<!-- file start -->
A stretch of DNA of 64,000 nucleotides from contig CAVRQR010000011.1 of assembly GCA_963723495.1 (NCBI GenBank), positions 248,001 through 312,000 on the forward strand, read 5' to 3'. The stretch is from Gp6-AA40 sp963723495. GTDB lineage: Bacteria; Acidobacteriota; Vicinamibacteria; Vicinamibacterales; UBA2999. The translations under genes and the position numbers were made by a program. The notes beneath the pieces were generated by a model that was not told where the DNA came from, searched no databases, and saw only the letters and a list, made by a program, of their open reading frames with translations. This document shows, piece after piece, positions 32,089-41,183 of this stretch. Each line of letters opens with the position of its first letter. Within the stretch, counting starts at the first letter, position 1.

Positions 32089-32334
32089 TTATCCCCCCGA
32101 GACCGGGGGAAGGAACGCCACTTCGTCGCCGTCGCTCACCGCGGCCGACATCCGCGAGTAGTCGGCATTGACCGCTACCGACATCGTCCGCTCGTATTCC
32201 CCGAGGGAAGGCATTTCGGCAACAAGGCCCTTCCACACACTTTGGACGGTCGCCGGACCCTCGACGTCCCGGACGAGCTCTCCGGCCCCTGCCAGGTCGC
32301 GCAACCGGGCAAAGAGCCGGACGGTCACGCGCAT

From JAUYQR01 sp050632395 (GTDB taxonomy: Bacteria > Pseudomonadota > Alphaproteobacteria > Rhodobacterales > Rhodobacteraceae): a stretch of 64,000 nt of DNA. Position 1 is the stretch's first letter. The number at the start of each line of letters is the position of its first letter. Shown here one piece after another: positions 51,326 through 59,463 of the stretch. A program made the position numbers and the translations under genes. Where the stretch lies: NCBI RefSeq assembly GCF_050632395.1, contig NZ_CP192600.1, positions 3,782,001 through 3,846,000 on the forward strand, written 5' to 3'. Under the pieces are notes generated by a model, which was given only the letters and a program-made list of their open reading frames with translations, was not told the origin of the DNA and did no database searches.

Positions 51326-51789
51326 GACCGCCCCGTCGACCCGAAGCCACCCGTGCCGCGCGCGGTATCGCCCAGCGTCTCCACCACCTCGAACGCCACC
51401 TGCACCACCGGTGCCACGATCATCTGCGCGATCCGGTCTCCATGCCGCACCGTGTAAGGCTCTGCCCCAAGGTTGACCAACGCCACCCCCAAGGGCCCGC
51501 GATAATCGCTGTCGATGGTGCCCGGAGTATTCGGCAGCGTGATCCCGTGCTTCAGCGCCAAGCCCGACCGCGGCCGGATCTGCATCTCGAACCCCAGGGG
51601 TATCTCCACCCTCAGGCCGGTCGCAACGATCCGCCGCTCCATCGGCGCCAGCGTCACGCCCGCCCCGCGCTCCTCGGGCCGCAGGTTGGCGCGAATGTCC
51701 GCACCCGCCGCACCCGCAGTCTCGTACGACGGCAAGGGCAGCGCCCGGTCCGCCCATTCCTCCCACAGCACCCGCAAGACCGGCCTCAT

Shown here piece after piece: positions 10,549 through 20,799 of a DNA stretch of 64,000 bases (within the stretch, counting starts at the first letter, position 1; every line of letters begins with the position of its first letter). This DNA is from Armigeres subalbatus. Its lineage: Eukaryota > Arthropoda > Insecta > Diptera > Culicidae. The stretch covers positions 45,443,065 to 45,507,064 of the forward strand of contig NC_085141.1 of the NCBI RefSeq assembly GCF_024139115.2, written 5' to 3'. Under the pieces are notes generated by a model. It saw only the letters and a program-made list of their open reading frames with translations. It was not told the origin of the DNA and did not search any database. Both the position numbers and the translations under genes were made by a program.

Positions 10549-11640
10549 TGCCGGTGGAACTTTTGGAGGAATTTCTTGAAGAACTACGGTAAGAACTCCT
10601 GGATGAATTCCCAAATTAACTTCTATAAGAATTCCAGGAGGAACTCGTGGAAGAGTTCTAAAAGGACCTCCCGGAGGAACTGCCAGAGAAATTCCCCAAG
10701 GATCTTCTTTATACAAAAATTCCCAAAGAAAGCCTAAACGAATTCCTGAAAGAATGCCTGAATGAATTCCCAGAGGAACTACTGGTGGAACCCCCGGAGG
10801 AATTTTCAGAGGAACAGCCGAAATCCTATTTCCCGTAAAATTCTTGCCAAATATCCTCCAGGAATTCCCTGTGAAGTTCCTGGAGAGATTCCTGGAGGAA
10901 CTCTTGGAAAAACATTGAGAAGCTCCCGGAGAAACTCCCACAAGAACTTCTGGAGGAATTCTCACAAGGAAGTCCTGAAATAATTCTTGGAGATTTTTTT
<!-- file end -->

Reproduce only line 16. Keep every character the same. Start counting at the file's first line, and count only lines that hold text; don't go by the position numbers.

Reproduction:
10549 TGCCGGTGGAACTTTTGGAGGAATTTCTTGAAGAACTACGGTAAGAACTCCT